Rectal Cancer: What You Need to Know
Rectal cancer is a slow-growing but dangerous cancer
According to the American Cancer Society, rectal cancer is also sometimes called “colorectal” cancer because this type of cancer can start in the colon as well as the rectum.
Most colorectal cancers begin as a growth on the inner lining of the colon or rectum. This growth is called a “polyp.” Polyps don’t always become cancer. However, if cancer does form inside a polyp, it can grow into the wall of the colon or rectum and become more serious.
More than 95% of colorectal cancer is a type of cancer that starts in the cells that make mucus to lubricate the inside of the colon and rectum.
Who is most likely to get colorectal cancer?
Doctors don’t know exactly what causes cancer in the rectum and colon, but they do know some of the factors that seem to increase risk. It is more likely to affect:
- People who are overweight or obese
- People who do not get a lot of exercise or physical activity
- People whose diets include large amounts of red meat or processed meats like hot dogs and cold cuts
- People who smoke or drink a lot of alcohol
- Older people, with rates of colorectal cancer being much higher in people over the age of 50
- African-Americans and Jewish people from Eastern Europe
- People with a history of inflammatory bowel disease
- People with type 2 diabetes
Colon and rectal cancer can be prevented
Regular testing is one of the best ways to prevent colorectal cancer. This type of test is called “colorectal screening.” It can take about 10 to 15 years for polyps to develop into colorectal cancer. With regular screening, most polyps can be found and removed before they turn into cancer.
People at risk for cancer of the colon or the rectum can also manage some of the risk factors. They can:
- Get to a healthy weight and avoid gaining weight in the belly
- Exercise regularly and get a lot of physical activity, especially vigorous activity
- Eat a diet high in vegetables, fruits and whole grains. The diet should also be low in red meat and processed meat
- Stop smoking
- Drink less alcohol
Rectal cancer spreads in stages
It’s important to know what stage cancer you have, because that tells you and your doctors if it has spread. However, the stages of rectal cancer can be complicated. We’ll give you the short version:
Stage 0 – At this stage, the cancer is staying in the innermost lining of the rectum or bowel.
Stage 1 – Now the cancer has broken through the innermost lining. It has not yet made it past the main muscle layer of the rectal or bowel wall.
Stage 2 – At this stage, the tumor has grown through the wall and may have invaded nearby organs. It has not spread to any distant organs or lymph nodes.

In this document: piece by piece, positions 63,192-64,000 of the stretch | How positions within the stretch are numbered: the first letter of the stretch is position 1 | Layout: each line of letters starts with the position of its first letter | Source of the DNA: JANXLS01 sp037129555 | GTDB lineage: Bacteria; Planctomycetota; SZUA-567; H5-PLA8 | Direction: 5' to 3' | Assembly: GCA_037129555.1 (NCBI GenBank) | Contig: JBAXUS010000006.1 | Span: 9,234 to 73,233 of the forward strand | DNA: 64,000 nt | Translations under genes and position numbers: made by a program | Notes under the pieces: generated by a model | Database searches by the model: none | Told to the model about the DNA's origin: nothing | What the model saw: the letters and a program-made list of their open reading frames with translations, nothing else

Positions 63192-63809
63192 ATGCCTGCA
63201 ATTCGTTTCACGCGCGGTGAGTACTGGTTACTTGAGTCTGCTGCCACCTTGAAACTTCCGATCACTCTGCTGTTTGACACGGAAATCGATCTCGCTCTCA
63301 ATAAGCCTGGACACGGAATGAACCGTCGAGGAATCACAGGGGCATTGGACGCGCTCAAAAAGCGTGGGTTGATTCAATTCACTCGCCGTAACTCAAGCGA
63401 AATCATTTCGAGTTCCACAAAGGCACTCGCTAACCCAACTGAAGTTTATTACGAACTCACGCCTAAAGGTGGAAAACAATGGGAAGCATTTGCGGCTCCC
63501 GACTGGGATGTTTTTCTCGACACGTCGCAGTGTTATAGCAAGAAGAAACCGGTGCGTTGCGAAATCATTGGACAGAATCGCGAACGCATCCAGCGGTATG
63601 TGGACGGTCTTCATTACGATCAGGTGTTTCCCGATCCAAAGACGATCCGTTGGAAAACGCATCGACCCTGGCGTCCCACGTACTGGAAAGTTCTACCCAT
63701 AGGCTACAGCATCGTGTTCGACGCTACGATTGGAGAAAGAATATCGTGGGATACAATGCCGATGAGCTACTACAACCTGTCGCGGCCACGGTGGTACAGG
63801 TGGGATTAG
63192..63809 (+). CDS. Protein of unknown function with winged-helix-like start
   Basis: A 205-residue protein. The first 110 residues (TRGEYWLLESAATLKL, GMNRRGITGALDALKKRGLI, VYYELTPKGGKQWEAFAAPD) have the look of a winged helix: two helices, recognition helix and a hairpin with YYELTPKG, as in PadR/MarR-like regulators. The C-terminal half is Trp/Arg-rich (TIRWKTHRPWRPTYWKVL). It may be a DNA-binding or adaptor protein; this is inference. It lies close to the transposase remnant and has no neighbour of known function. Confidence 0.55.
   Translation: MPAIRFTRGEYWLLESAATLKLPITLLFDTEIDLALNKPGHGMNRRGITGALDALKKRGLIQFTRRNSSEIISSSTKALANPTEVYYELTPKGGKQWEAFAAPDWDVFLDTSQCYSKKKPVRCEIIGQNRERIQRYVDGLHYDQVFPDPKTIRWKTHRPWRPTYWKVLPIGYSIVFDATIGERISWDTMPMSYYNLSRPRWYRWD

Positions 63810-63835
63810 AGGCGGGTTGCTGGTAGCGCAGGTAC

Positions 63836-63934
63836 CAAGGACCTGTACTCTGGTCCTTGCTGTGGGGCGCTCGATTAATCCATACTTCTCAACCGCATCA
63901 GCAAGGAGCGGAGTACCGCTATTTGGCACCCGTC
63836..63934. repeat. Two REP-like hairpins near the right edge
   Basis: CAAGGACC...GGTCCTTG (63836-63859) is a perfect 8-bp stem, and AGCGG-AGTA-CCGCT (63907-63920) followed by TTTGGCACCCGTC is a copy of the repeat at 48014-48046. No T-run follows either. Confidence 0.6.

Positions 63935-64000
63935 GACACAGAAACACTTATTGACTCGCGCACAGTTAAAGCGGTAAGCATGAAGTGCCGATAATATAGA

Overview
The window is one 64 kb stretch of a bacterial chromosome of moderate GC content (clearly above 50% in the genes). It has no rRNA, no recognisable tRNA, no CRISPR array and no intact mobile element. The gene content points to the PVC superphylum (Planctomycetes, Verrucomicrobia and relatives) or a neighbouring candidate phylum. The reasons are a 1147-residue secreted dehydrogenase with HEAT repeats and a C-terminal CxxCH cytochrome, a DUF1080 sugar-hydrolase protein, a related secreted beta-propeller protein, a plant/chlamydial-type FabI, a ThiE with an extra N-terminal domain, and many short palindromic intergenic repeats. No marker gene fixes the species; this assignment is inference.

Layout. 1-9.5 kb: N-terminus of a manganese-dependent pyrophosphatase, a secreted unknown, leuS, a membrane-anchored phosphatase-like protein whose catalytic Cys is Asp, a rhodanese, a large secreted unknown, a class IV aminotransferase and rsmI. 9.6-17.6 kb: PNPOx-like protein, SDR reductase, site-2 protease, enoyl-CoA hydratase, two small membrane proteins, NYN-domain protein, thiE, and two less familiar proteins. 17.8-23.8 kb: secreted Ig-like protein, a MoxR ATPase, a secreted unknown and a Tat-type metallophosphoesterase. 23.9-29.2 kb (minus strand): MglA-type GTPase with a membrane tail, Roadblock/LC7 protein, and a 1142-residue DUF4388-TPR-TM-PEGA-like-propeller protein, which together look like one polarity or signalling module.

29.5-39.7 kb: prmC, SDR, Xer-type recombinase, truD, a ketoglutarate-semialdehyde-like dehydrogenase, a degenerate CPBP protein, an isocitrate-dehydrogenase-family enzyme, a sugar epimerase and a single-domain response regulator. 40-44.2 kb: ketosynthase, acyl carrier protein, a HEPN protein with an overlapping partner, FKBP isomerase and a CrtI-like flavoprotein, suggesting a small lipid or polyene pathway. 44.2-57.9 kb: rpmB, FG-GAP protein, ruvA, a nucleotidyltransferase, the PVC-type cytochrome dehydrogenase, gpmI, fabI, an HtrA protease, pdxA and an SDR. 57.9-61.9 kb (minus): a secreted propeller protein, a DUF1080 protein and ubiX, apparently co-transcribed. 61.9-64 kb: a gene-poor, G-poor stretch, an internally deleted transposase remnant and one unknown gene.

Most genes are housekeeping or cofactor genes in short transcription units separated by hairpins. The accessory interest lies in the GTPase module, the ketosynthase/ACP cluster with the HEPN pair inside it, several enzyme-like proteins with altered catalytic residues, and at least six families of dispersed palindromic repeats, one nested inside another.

Stage 3 – By now, the cancer has spread to the lymph nodes.
Stage 4 – At this point the cancer is very advanced and has spread through the body.
Treating colon and rectal cancer
The most common treatments for colon and rectal cancer include:
- Surgery – This is the way most colorectal cancer is treated. The best chance for a cure is to remove the tumor or tumors. Only the part of your colon or rectum that has the tumor is usually removed.
- Ablation – Some doctors will remove the cancer by physical means aside from surgery. For example, they may use high-energy radio waves to kill and remove the cancer. Or they may inject the tumor with alcohol. Or they may freeze it with a metal probe.
- Chemotherapy – Drugs that destroy cancer cells or stop them from spreading are called “chemotherapy.” These drugs come in many types, and some work better together. That’s why your doctors may give you two or more at the same time.
- Targeted treatments – Targeted drugs are different from chemotherapy because they only fight cancer cells, not healthy ones. These drugs may give you fewer side effects than chemotherapy.
- Radiation therapy – This treatment uses high-energy waves to destroy cancer cells. Radiation therapy can also help ease pain and reduce other cancer symptoms. These treatments do usually have side effects.
Coping with colorectal cancer
Colon and rectal cancer can be hard to treat, and the treatment can cause side effects. You and your loved ones may be looking for ways to cope. Consider the following:
- Connect with family and friends – It’s okay to lean on others when you have this type of cancer. Don’t be afraid to ask for help.
- Talk with your doctor – Your doctors can explain your treatments and help keep your spirits up.
- Locate nearby support groups – Cancer organizations are available to help in many ways. Get in touch with groups in your community.
Regional Cancer Care Associates — Leading the way in cancer care
The doctors at Regional Cancer Care Associates (RCCA) are trained at the world’s leading medical institutions. They are experts who have proven their leadership as professors, clinicians and researchers. At RCCA, you’ll get high-quality, advanced treatment close to home. We’ll work with you and your family to make sure your care is second to none.